“Corruption has flourished and continues to flourish.” This is how Putin assessed our history of corruption in his speech, and our history in general… We don’t even want to evaluate most of his points. However, I can’t help but compare anti-corruption cases in Ukraine and those in Russia. What does the Corruption Perceptions Index (CPI) and other studies tell us?
Anti-corruption reform in Ukraine started in 2014 and continues until now. In more than 8 years, we have managed to create an ecosystem of anti-corruption bodies, overcome the crisis of constitutional justice, and even update the legislative framework for the Asset Recovery and Management Agency and the National Anti-Corruption Bureau. In 2.5 years, the High Anti-Corruption Court passed 67 sentences in cases of high-level corruption and much more.
We launched a number of e-services, made the procurement and property management process truly public, won global awards for e-tools in open governance, and were even mentioned in the US Strategy on Countering Corruption.
In the recent Corruption Perceptions Index 2021, Ukraine received 32 points, while Russia — 29 out of 180 possible. This means that Ukraine is perceived in the world as a less corrupt country. Despite the regress over the last year, it is important to note that since 2012, Ukraine’s indicators have grown significantly: +6 points.
In general, the 10-year history of Ukraine’s development in the Index shows improvement due to the changes that took place after the Revolution of Dignity. Since 2018, the constant growth of Ukraine’s scores has stopped. Such waves testify to the constant confrontation of elites and procrastination in anti-corruption tasks.
Unlike Ukraine, Russia has not soared in the CPI from the 10-year perspective. From 2012 to 2021, it scored only +1 point in the Index. In 2012-2013, it received 28 points, in 2014, its indicator decreased by one point, and during 2015-2017, it held a stable position of 29 points. After some hesitation, Russia returned to its 29 points.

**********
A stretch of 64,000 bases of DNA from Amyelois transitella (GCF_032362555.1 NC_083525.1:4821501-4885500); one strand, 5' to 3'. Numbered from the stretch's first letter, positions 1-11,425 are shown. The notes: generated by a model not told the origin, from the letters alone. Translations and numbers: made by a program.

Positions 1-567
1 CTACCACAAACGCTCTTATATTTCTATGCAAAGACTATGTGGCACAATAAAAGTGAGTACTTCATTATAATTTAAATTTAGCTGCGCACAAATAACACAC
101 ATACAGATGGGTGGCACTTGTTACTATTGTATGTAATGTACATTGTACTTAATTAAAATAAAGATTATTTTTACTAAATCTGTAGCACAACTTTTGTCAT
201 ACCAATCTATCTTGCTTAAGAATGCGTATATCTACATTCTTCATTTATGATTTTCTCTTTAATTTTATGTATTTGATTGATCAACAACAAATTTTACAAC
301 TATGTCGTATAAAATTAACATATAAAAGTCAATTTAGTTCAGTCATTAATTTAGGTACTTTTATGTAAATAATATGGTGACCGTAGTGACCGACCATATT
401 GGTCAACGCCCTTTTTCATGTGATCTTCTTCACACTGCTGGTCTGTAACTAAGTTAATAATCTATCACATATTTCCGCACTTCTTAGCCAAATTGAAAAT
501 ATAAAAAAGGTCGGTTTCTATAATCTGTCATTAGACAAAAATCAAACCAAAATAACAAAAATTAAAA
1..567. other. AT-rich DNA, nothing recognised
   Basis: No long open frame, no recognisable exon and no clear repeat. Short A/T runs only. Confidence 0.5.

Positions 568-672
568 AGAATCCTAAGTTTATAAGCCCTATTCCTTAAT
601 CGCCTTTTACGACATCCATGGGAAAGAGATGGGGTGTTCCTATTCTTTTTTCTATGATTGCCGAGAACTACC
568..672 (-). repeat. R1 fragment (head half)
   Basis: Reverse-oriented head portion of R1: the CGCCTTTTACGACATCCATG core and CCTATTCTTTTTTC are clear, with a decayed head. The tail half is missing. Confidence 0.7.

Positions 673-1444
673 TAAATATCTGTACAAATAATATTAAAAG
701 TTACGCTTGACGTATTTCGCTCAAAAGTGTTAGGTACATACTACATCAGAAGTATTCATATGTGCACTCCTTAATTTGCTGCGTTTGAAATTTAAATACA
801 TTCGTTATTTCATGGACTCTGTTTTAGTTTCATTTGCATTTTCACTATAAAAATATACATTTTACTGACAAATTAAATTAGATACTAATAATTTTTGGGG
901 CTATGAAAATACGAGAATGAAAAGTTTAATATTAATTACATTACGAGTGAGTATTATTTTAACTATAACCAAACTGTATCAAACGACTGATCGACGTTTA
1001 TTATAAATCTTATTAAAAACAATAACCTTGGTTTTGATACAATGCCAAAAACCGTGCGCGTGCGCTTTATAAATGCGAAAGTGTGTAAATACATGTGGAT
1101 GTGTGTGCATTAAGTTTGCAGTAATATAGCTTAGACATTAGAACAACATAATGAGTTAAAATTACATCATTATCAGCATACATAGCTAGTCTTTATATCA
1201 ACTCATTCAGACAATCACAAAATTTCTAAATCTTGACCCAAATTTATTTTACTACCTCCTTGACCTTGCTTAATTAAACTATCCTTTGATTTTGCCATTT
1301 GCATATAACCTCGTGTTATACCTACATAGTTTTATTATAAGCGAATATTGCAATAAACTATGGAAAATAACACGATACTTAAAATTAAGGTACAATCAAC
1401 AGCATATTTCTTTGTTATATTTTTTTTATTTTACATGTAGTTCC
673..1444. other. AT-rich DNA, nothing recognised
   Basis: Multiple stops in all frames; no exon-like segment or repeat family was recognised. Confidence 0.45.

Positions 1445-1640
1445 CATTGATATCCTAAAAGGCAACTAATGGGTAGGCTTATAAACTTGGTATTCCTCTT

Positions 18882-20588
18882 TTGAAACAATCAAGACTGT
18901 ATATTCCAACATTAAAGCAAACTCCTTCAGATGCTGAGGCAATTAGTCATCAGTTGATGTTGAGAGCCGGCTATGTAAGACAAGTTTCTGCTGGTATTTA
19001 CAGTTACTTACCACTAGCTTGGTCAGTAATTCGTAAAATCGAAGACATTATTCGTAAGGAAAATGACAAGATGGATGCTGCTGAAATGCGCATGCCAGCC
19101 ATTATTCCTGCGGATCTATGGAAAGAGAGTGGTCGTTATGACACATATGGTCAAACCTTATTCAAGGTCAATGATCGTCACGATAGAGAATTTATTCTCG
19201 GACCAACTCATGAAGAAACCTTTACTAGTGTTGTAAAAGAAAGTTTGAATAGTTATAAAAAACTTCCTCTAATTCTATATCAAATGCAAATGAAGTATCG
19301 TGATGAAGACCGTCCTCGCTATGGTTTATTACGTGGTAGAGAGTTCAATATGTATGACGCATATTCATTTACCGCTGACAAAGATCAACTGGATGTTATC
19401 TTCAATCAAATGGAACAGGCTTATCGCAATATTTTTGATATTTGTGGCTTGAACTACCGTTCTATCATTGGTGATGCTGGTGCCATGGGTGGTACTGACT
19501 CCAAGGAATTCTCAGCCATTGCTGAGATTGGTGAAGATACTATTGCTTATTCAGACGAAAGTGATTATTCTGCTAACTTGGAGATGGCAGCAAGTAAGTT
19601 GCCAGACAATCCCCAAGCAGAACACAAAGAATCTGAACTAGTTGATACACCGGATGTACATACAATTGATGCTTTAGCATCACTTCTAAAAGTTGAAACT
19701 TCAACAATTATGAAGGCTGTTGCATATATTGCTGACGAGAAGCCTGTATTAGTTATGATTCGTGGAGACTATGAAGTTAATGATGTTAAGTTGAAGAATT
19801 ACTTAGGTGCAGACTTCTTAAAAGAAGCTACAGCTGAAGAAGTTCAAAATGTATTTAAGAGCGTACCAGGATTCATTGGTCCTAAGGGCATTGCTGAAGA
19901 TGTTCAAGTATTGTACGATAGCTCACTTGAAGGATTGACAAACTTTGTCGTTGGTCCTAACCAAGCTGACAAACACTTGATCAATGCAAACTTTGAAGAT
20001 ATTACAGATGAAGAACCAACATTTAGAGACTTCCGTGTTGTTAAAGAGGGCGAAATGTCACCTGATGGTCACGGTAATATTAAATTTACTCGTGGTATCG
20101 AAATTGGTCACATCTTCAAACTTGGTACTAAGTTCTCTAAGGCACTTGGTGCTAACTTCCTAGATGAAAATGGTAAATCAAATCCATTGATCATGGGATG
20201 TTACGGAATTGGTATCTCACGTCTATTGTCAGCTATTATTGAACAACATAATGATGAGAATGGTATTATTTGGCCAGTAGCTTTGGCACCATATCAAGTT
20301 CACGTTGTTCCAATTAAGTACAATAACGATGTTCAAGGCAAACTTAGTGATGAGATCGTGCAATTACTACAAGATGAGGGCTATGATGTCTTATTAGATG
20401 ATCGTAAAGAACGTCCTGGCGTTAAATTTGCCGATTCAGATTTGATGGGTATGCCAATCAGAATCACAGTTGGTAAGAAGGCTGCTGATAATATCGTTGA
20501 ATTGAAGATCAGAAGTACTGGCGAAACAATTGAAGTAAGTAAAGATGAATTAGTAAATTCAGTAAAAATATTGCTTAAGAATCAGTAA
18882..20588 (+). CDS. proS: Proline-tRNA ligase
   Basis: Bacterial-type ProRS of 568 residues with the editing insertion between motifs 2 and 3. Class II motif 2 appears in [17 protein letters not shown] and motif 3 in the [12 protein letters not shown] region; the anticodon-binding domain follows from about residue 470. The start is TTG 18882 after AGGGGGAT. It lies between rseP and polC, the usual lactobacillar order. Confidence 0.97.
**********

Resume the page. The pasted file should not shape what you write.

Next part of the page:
This situation indicates the lack of systemic reform and targeted changes in the field of anti-corruption. For example, Russian law does not protect whistleblowers, Russia does not ratify the Convention on Civil Liability, and the aggressor country ignores the problem of bribing foreign officials, and in 2016-2019, it did not file any claim against people who gave bribes abroad.
Neither is Russia properly fulfilling its commitment to anti-corruption reform with the Group of States against Corruption (GRECO). It is a body of the Council of Europe that helps various countries fight corruption. It sets anti-corruption standards and monitors their implementation in practice.
According to the results of the fourth round of monitoring of the national anti-corruption policy of GRECO, Russia has implemented 9 out of 22 recommendations, the other 9 have been partially implemented, and 4 have not been implemented, in particular, Russia:
● Did NOT pass the initiative to the competent parliamentary committees to launch an investigation into the declarations of MPs in order to preserve the independence of the legislature;
● Did NOT review the process of recruitment of judges. As a result, Putin’s role as president remains crucial, as he may refuse to appoint judges recommended by a panel of judges;
● Did NOT restore the provisions related to the impartiality and honesty of judges, which were removed from the Code of Judicial Ethics;
● Did NOT limit the immunity of judges within the scope of functional immunity, i.e., judges cannot initiate any criminal investigation without the consent of the Qualification Board of Judges.
The latest Freedom House report on Nations in Transit estimates the level of corruption and effectiveness of anti-corruption initiatives in Russia at 1.25 out of 7. Here are just a few negative practices in 2020 — the classification and exclusion from the national platform of digital reports of contracts worth about USD 800 mln, the loss of USD 400 mln due to corruption, repression against civil servants, etc. Among the positive aspects is the improvement of income declaration.
Putin’s rhetoric that corruption “literally eroded Ukrainian statehood, the entire system, all branches of government” was understandable in terms of his plans for Ukraine. But in terms of facts, sorry, Vova, you got yourself embarrassed. That is why you only have one reason to say that “corruption is a challenge and a problem for many countries, including Russia, but it has become special in Ukraine.” Since the Revolution of Dignity, we have made a big leap forward. And despite numerous problems, challenges, confrontations, we continue moving forward. What can you boast of?